Honestly, what I struggled most with was leaning toward saying NO to consulting so I could say YES to more leadership coaching. Consulting was operational. It was comfortable. It fueled my strong need to accomplish things. And it was more easily measured than coaching. In business there were always two numerical elephants in the room: dollars and percentages. If I could get the dollars to go up, I was a star. If I could drive costs down and profits up, again – rockstar status.
Enter the problem. It happened about 3 years ago. A client who was driven by 2 of the 3 areas of my work focus began to be committed to avoiding #2 – serving existing customers better. All my business building expertise – learned through years of hot competition in luxury retailing – came as a result of learning a fundamental business building lesson. Customer base means everything. Everything. It’s the foundation of building a great, sustainable, highly profitable business. Fail at getting that foundation in place and you’ll be unable to build a business that can withstand the rigors of the market. Succeed and you’ll have the opportunity to propel your business forward. No guarantees, but without a customer base you have no chance for success.
One the first things I’d do as a consultant is look at the health of the existing customer base. How well is the business caring for these people? How often are they touching these people?
Sometimes my engagement was result in soaring frustration as I’d help a business grow only to find that customer experience wasn’t getting the attention it deserved. That would leave me hollow and often infuriated. How can you be committed to growing your business if you’re not devoted to dazzling the people willing to buy your stuff? It just made no sense to me. Ever.
That cracked my business model. Powerless to enforce spectacular customer service I soon found myself less than enthused about helping this client gain new business. Why do it? Just so they could hack off another customer? Repeated phone calls complaining about inattentive service drove me to the edge and I fired what was my biggest client. It was a major financial hit, but I had no other option – not if I was going to be true to what I believed was true. It wasn’t about being right. It was about doing the right thing. And I had to let go.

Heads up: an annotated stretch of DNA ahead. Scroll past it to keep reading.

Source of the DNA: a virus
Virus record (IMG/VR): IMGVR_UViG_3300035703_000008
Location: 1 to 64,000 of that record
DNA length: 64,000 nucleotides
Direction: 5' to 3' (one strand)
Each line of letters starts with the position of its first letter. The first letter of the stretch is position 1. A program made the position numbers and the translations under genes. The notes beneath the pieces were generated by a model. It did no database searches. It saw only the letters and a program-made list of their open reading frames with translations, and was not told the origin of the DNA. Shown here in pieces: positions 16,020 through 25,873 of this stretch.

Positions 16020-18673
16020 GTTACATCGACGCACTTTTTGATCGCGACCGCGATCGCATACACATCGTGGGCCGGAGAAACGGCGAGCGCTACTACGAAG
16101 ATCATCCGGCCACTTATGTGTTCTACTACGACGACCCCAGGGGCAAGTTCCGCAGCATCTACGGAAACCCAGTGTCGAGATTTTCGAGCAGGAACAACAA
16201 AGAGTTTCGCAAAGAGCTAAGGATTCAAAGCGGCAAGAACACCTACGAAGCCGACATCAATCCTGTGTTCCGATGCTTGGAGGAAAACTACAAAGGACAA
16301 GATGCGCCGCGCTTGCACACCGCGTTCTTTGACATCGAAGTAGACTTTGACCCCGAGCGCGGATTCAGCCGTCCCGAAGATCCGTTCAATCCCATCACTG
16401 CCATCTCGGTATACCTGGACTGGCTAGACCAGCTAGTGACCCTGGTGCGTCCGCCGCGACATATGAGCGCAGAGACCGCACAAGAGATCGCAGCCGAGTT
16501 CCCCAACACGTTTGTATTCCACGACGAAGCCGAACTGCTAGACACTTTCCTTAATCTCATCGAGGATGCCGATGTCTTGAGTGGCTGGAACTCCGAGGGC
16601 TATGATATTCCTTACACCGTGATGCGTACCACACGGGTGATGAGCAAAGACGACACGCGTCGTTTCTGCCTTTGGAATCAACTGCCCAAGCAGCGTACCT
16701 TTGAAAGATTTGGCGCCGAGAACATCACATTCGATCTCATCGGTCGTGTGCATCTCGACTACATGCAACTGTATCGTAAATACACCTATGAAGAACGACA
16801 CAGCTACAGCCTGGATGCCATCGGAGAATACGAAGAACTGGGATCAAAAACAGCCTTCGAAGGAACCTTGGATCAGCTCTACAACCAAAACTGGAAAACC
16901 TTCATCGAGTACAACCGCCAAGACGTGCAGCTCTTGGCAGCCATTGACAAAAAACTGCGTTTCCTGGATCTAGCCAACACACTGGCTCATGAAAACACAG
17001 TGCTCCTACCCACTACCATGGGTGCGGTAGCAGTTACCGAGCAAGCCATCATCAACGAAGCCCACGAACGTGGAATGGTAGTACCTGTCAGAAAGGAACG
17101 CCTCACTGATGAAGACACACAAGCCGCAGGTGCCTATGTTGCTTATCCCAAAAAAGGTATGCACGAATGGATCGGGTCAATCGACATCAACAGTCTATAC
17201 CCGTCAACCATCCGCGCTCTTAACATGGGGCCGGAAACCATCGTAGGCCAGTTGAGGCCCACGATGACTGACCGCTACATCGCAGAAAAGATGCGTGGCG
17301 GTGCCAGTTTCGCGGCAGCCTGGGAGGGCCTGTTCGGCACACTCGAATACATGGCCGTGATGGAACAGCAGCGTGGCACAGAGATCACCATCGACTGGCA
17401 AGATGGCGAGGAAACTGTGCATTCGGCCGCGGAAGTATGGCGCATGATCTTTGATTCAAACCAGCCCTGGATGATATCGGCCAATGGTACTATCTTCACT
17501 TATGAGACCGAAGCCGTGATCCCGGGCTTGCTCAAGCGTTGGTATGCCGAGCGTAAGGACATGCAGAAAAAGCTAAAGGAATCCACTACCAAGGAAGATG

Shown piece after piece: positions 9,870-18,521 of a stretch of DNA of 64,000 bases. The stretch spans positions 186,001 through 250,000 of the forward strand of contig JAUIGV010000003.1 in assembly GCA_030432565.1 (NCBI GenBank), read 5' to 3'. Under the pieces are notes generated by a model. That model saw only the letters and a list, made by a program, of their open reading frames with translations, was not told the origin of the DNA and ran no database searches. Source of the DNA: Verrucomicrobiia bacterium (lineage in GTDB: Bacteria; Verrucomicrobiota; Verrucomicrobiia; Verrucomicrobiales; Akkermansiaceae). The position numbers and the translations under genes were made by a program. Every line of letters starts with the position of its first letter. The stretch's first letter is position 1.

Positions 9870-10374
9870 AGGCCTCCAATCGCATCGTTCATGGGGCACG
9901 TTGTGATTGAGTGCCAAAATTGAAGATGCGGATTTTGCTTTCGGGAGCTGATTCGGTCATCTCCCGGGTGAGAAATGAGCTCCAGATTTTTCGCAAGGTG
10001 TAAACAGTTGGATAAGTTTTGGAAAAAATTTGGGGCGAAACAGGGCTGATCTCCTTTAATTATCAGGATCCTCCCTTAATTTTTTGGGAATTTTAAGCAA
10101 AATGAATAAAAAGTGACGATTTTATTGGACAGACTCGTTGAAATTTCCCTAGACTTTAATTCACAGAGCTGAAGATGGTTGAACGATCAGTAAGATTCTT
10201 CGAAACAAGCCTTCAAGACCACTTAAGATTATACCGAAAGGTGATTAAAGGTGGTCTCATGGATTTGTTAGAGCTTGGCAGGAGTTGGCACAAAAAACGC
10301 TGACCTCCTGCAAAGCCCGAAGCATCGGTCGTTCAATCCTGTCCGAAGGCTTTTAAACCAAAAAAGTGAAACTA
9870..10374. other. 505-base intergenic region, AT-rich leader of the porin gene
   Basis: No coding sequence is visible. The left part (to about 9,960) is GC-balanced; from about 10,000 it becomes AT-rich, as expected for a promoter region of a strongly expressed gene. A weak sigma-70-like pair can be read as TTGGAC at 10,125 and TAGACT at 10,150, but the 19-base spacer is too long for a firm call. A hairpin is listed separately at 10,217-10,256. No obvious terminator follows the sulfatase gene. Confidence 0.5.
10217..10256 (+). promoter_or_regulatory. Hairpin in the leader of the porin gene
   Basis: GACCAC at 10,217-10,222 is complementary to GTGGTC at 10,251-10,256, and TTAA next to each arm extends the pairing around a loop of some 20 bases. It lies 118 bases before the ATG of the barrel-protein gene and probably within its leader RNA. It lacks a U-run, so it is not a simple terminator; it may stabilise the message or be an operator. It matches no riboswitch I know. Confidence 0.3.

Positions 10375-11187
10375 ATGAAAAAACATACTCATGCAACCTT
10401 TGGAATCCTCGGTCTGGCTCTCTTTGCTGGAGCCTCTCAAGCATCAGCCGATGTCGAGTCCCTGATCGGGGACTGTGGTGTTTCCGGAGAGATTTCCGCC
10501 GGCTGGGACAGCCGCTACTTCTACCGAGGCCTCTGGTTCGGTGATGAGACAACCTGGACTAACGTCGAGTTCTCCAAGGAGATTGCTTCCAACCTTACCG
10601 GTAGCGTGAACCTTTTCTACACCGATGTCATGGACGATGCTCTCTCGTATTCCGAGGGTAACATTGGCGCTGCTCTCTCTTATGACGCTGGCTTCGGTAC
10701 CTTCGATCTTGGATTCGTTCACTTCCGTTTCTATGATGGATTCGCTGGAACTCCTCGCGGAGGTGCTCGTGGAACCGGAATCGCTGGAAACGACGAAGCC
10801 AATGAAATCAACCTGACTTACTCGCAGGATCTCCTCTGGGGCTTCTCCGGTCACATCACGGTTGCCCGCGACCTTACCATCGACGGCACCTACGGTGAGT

In an odd twist of fate it made things easier. That experience made it easier to think about abandoning consulting and going all in on executive or leadership coaching. But bills have to be paid, work has to be done and I’m not one to sit back frittering away the days. The shift was happening organically. I’d love to tell you I’m so strategic that I calculate every move I make. It’s not true. I do calculate, but it’s mostly done in real-time. I pre-think what I can, but don’t you find that so many things in life happen and we’re faced with reacting to them?
Things happened and I did strategically react. But that’s a whole different skillset than being strategic on the front end. I’m pretty good on my feet. Good thing.
As time went on I got an opportunity I never could have seen coming. Certainly not one I could have mapped out and made happen. A city government approached me thanks to a person who knew me well. One thing led to another and I found myself engaged to help a senior executive. The work was admittedly some of the most rewarding work I had done in a long time. Things went well and I kept working. In time I found myself working with a handful of executives in a space I knew nothing about – public administration. But I was learning. Quickly. And it was not just fun, but it was rewarding because it scratched all the professional itches I had. It just felt right. In every way.
About a month ago I made a decision that I’m announcing here for the first time. I’m going all in. I’m leaving behind consulting. I’m leaving behind generic executive coaching. I’m saying NO to everybody except one group – one segment of people that I’ve grown to admire, respect and love. For me, it’s less about who I want to be and more about who I most to serve. City Government Leaders.
Is it risky? Of course it is. Is it going to fly? I don’t know, but I’m going to try because I can. I can afford to go all in on this and give it a go. So in this month that I’m taking off of social media I’m going to be busy building my newest version of Bula Network, LLC. It’s the end of the line in one area of my professional life, but it’s just the beginning of jumping tracks onto a new line.